Wednesday, May 30, 2012


Back in 2008, an organization called Citizens United put together a movie which was highly critical of Hillary Clinton. The folks at Citizens United apparently thought that Hillary would win the Democratic nomination for President.

The Citizens United people were a little nervous. There is a thing called the Bipartisan Campaign Financing Reform Act on the books. Better known as McCain-Feinold, the act imposes stiff penalties, even jail time, for doing what it forbids.

And it forbids corporations from spending money to support or defeat a candidate for federal office.

It’s an understatement to say that the regulation of campaign expenditures is a grey area of the law.

Anyway, Citizens United didn’t want any trouble, so they started a lawsuit to determine if it was legal for them to broadcast “Hillary:The Movie” on television.

By the time the case got to the Supreme Court, Hillary Clinton had lost the Democratic nomination to Barack Obama .

Still, it was a juicy legal question.

The Supreme Court decided in favor of Citizens United.

I heard Justice Clarence Thomas talk about the case at Stetson University Law School. He made it sound pretty simple. If one man has a right to spend money for or against a candidate, so can two or three. If people have a constitutional right to assemble peaceably, they have a constitutional right to associate for any lawful purpose.

And spend their money.

A few years ago, Michael Moore made a movie called “Fahrenheit 9-11” which had a lot to say about President George W. Bush. Currently, there’s a number one best seller called “The Amateur, Obama’s Faith” by Edward Klein. It will certainly have an impact on this year’s election.

Still there are thousands of voices being raised around the country, calling for the reversal of the Citizen’s United case. Typically, these protesters insist that corporations are not human beings, and that they do not have the constitutional rights that people do.

You can’t quarrel with that. Corporations are fictional persons, creatures of the government which charters them. They have such powers, and only such powers as the corporation laws give them. If they do things that are not within the scope of their corporate powers, they are said to be acting ultra vires, and the state can forfeit their charters.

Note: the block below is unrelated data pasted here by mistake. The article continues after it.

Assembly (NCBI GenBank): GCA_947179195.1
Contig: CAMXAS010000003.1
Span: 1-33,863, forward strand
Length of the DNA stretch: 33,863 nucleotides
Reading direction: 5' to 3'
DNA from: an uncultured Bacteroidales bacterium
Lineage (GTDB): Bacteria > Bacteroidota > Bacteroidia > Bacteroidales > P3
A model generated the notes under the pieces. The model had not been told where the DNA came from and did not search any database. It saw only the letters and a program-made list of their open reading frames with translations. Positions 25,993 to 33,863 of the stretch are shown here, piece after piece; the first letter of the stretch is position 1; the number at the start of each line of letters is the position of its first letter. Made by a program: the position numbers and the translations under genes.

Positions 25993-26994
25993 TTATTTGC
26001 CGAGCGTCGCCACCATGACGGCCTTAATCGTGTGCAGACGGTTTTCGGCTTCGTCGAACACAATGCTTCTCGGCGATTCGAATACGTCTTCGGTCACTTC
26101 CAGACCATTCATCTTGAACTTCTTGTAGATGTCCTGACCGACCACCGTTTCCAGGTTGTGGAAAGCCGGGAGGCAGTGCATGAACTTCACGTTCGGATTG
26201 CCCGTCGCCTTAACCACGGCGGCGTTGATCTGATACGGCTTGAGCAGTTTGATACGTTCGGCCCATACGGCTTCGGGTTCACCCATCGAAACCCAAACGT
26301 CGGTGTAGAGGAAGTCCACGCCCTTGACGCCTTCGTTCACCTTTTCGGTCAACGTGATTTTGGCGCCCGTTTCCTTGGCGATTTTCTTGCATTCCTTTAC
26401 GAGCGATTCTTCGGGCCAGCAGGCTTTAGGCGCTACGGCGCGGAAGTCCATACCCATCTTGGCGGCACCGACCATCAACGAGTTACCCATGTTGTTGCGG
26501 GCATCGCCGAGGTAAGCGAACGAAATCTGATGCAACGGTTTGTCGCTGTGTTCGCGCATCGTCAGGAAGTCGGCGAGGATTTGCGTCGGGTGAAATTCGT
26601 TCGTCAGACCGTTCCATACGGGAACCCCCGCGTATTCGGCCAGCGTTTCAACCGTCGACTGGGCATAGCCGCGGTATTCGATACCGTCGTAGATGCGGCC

But corporation laws typically do not prevent corporations from advertising, or from publishing or broadcasting. Corporations like Citizens United are organized for the very purpose of promoting the political views of the incorporators.

Other corporations, such as labor unions, chambers of commerce, industry associations and the like are organized to promote the economic interests of their members. Very often those interests are affected by the actions taken by public officials.

General business corporations are increasingly affected by legislation.

Environmental laws, tax laws, securities regulations, you name it, what the Congress doesn’t dictate is delegated to a vast bureaucracy empowered to promulgate rules, make findings and issue orders.

All of which fosters the unholy alliances between lobbyists and legislators, politicians and partisans, cash cows and candidates.

I don’t like it any more than you do.

But I can’t bring myself to believe that a simplistic constitutional amendment declaring that corporations have no constitutional rights would solve the problems.

I suspect that many of the brains behind such ideas wring their hands in anticipation of a day when corporate property can be confiscated without offending the Fifth Amendment of the Bill of Rights.

Friday, May 4, 2012


Some folks have asked me why I haven’t been “Blogging again.”